In 2019, the United States remained by far the world’s largest defence spender, widening the gap between it and the second largest spender, China. US investments in weapons procurement and R&D alone were larger than China’s total defence budget. The United States’ defence investments in weapons procurement and R&D were also worth around four times as much as European states’ combined.

IISS data shows that in 2019 the United States, China, Saudi Arabia, Russia and India retained their positions as the world’s top defence spenders. Indeed, the only movement in the top 15 saw Italy and Australia swap places, with Italy taking the 12th position and Australia the 13th (Figure 1).

The lack of change in the top 15 reflects an interesting underlying trend, in that the US has if anything just restated its spending dominance. In 2019, global defence spending rose by 4.0% in real terms over 2018 figures, but spending in the US grew by 6.6%. China’s spending also rose by 6.6% over 2018 data, but the trajectory of the two states’ defence spending is diverging. The budget increase in the US was the largest in ten years, and spending has increased year-on-year since US President Donald Trump took office. While spending is still rising in China, the pace of growth is decelerating, in line with Beijing’s relative economic slowdown. This divergence in trajectories means that the spending gap between the two countries, which had narrowed since 2010, has since 2018 increased once more (Figure 2). It remains to be seen, however, if this trend will continue given Washington’s plans for a more limited defence-spending increase in FY2021.

Examining the data, it is also apparent that while Washington may be reasserting its global defence-spending dominance, it is simultaneously reducing its financial assistance to allies’ defence budgets. This has been exemplified most notably in the reductions to Foreign Military Financing programmes and to the European Deterrence Initiative.



Trends in defence-investment spending

Both China and the US devote significant sums to research and development (R&D) and procurement (‘defence investments’), but perhaps unsurprisingly, given the disparity in sums they allocate to defence, the US spends almost three times as much as China (US$201 billion and US$74.4bn respectively, in current dollars). This meant that in 2019 US defence investments alone were larger than China’s total defence budget. Meanwhile, Russia’s State Defence Order for 2020 has been announced at 1,500 trillion roubles (US$21.7bn). This would place Russia in third position globally for defence-investment spending, but with outlays almost ten times smaller than that of the US.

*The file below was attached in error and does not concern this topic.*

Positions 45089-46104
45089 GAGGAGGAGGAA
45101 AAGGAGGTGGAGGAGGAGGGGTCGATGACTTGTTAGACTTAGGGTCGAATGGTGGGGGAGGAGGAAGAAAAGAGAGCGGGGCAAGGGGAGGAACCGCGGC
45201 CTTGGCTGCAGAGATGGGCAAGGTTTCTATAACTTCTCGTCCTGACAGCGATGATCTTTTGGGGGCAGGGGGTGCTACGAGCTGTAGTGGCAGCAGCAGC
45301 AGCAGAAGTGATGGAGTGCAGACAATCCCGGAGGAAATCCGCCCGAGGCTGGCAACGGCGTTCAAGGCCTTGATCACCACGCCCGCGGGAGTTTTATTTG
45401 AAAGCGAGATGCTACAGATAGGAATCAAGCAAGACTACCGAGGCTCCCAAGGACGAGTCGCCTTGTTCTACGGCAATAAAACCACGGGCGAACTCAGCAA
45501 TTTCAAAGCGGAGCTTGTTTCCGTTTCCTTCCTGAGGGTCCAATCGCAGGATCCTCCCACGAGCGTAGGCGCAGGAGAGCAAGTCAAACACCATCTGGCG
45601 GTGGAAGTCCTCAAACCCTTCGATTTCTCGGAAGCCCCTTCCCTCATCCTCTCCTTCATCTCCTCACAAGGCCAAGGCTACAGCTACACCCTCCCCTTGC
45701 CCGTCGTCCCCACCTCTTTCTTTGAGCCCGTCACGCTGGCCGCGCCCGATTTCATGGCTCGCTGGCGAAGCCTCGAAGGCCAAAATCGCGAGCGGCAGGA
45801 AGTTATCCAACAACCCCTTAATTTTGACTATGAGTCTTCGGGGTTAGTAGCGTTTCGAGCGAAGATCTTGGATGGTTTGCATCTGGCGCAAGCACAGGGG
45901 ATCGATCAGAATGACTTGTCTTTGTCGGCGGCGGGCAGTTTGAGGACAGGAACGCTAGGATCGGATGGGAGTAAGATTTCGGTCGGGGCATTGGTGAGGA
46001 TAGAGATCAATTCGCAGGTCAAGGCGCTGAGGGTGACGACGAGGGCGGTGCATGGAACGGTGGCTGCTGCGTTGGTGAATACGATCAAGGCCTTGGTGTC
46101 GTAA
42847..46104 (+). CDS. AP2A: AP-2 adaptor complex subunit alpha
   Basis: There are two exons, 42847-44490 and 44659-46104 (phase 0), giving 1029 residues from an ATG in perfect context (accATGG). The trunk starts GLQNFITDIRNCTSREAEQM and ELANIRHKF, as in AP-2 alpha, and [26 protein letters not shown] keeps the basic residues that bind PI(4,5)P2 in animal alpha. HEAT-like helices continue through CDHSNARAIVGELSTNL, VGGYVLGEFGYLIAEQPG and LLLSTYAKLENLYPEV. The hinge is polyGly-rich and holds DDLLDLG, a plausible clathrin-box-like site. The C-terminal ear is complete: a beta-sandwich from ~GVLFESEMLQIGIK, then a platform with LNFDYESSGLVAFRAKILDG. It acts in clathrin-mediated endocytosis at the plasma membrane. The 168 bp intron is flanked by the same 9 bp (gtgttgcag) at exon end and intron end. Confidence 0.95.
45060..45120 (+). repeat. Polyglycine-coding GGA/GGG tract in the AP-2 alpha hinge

Data on defence investments in the IISS Military Balance+ online database also shows that the US dedicated a significantly higher proportion of its defence budget to procurement and R&D than its NATO allies. European countries are increasing their defence investments as a share of their total spending – for those countries with available data, funds rose from 19.8% in 2018 to 23.1% in 2019 – but the equivalent category reached 29% in the US. The United States’ defence investments were thus worth around four times as much as European states’ combined. For smaller countries in Europe, as in other regions, the proportion of investments in the total budget at times appears quite high, but this is because one major acquisition can spike the procurement outlays significantly, albeit only for a limited time span.

Although China lags behind the US in terms of its overall spending on defence investments, it dominates the Asia region. On its own, China accounted for almost 60% of defence investments in Asia in 2019. When placed in the regional context, the scale of China’s investments are such that including its numbers means that the average share of defence investment in total Asian budgets reached 30.9% in 2019. Excluding China, this figure falls back to 23.4%, broadly in line with the figure in Europe. Moreover, this proportion has remained fairly consistent over time, putting a dent in the notion that Asia would be engaged in an ‘arms race’ – one would observe an increasing emphasis on equipment purchases if this were the case. Defence investments increased nonetheless in some countries where the threat perception from China is growing, such as in South Korea (31% in 2018, 32% in 2019), Japan (17% in 2018, 22% in 2019) and Australia (20% in 2018, 24% in 2019).

Comment: Actually, it seems that Japan and South Korea see the US as the “major threat” to global security.

Overall, despite defence-spending growth in other areas of the globe, the US still outstrips by far defence outlays in other countries – both rivals and allies alike – and has accelerated the pace to remain largely ahead. Relatedly, the United States’ massive investments in defence procurement and R&D still provide it with a technological and military capability advance compared to the rest of the world.

Methodology note

The IISS Military Balance+ database provides data on defence investments for four regions – Asia, Europe, Latin America and North America. Obtaining reliable but also comparable data across countries and over time is a challenge, given that not all states have the same understanding of what this category of expenditure should include. For example, in Military Balance+, ‘defence investment’ aggregates defence procurement and R&D spending, but for some countries also equipment maintenance. For those countries that do not publish official data, it is necessary to use secondary sources and generate estimates.

Author Lucie Béraud-Sudreau

Research Fellow for Defence Economics and Procurement